The most striking feature of the iconography of Lakshmi is her persistent association with the lotus.  The meaning of the lotus in relation to Shri-Lakshmi refers to purity and spiritual power.  Rooted in the mud but blossoming above the water, completely uncontaminated by the mud, the lotus represents spiritual perfection and authority.  Further more, the lotus seat is a common motif in Hindu and Buddhist iconography.  the gods and goddesses, the Buddhas and Bodhisattvas, typically sit or stand upon a lotus, which suggests their spiritual authority.  To be seated upon or to be otherwise associated with the lotus suggests that the being in question: God, Buddha, or human being has transcended the limitations of the finite world (the mud of existence, as it were) and floats freely in a sphere of purity and spirituality.  Shri-Lakshmi thus suggests more than the fertilizing powers of moist soil and the mysterious powers of growth.  She suggests a perfection or state of refinement that transcends the material world.  She is associated not only with the royal authority but with also spiritual authority, and she combines royal and priestly powers in her presence.  The lotus, and the goddess Lakshmi by association, represents the fully developed blossoming of organic life.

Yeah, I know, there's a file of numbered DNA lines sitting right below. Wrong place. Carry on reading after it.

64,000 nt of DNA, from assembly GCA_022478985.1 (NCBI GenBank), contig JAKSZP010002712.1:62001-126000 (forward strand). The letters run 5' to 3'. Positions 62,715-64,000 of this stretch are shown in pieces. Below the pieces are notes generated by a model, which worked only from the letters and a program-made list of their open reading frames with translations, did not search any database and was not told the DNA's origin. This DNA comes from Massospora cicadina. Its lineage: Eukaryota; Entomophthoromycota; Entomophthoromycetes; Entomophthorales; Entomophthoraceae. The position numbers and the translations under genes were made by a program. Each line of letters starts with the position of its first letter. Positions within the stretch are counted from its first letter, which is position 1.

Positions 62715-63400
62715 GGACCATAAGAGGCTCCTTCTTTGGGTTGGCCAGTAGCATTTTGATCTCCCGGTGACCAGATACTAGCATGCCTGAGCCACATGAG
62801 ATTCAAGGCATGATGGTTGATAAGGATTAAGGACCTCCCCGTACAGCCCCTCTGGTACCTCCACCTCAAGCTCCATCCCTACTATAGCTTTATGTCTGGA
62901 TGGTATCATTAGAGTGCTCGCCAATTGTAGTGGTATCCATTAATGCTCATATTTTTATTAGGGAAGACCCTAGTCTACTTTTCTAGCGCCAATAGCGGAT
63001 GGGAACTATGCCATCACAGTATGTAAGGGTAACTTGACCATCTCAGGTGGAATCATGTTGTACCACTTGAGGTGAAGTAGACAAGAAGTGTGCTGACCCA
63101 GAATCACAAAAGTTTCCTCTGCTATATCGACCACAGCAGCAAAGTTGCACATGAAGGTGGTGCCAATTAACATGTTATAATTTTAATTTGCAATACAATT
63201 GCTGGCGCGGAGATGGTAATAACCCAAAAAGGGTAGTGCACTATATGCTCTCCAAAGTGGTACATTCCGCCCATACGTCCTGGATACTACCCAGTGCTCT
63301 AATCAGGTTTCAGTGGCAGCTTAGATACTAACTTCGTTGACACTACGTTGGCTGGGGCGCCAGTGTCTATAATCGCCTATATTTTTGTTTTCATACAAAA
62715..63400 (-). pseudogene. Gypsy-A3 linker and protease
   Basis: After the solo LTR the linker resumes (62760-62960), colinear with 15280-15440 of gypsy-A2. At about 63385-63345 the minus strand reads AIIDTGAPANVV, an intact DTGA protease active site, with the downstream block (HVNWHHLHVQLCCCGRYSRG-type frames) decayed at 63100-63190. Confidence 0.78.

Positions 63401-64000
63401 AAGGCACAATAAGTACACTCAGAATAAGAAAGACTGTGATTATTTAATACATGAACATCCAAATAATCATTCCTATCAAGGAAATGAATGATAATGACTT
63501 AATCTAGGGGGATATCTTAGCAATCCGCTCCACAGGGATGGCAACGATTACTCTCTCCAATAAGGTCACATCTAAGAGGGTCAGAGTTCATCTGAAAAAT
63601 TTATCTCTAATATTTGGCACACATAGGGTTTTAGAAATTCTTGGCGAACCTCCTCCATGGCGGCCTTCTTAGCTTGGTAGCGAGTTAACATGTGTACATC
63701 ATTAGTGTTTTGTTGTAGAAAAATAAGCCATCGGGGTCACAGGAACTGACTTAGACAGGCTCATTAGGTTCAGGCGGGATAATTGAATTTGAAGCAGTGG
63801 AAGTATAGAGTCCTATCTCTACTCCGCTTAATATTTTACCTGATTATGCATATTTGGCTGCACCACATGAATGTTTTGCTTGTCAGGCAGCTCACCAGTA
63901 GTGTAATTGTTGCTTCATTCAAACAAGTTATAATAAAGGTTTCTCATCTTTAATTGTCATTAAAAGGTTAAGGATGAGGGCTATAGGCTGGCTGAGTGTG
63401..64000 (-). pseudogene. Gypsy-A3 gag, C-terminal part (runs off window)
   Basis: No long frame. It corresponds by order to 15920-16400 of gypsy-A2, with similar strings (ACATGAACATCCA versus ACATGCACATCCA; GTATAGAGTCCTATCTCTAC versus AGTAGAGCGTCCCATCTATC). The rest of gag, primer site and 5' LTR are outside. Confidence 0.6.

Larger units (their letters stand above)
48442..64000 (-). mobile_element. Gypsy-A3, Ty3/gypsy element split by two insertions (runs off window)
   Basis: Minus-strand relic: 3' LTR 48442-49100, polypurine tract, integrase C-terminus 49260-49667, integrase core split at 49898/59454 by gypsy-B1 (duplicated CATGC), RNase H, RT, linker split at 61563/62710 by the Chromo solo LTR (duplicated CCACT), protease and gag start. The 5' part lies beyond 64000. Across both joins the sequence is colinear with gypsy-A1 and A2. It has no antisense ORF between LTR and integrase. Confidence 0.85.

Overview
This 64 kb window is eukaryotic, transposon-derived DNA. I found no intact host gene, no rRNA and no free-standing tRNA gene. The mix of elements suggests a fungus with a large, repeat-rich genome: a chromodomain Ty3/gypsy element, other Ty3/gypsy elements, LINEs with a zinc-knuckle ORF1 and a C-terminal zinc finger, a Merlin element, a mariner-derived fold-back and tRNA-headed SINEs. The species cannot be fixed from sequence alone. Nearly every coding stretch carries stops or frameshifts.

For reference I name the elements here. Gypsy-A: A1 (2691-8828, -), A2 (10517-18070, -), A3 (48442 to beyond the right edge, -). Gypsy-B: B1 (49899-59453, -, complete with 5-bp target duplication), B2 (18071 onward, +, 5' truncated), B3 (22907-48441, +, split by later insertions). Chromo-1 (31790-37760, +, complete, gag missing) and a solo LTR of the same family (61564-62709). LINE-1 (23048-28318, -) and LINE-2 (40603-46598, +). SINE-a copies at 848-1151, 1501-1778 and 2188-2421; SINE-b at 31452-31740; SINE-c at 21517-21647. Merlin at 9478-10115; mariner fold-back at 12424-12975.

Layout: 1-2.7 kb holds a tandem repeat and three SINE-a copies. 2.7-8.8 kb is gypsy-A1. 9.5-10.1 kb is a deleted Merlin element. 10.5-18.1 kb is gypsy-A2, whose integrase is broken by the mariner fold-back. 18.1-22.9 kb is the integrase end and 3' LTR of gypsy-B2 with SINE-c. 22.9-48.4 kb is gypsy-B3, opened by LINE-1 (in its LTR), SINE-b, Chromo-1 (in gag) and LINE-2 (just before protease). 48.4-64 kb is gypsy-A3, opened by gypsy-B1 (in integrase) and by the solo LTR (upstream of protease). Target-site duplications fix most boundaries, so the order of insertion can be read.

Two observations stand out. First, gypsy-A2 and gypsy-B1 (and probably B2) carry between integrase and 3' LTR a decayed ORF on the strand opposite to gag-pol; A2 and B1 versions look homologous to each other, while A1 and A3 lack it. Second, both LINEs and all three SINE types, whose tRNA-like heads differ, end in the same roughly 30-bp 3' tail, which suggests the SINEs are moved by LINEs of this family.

No description of Goddess Lakshmi can be complete without a mention of her traditionally accepted vehicle, the owl.  Now, the owl (Ulooka in Sanskrit), is a bird that sleeps through the day and prowls through the night.  In a humorous vein it is said that owing to its lethargic and dull nature the Goddess takes it for a ride!  She is the handmaiden of those who know how to control it; how to make best use of her resources, like the Lord Vishnu.  But those who blindly worship her are verily the owls or ‘Ulookas’.  The choice is ours: whether we wish to be Lord Vishnu or the ‘Ulooka’ in our association with Lakshmi.

This is a favorite time of year because the Lakshmi comes alive during the Hindu holiday of Deepavali (or Diwali).  Each year, around the new moon in October or November, Hindu people celebrate this Goddess of Fortune and invite Her into their homes, attempting to secure Her favors for the year to come.

Lakshmi is such a special Goddess.  She’s magical and practical.  Her mate is a God and her best friend, a guy.  She is a living Goddess, worshipped around the world.  In these times of challenge as in all times of challenge, she can be a comfort and a healer; she brings a sense of greater fortune even in the darkest moments.  She is a powerful cosmic connection; a divine female who looks like us, and offers a sense of courage, of hope, of power.  As the Hindu Goddess of Good Fortune and Beauty, she represents and is seen as the personification of abundance, prosperity, wealth, well-being and harmony.  She is actively worshipped daily by millions of Hindus, and interfaith practitioners of Goddess spirituality around the globe.  Because of her popularity she is considered a universal Goddess.  Yet Diwali is her special holiday because it is a holiday of lights, and represents a sweet, soulful and prosperous time when people dress up and celebrate in the name of the Goddess of Fortune.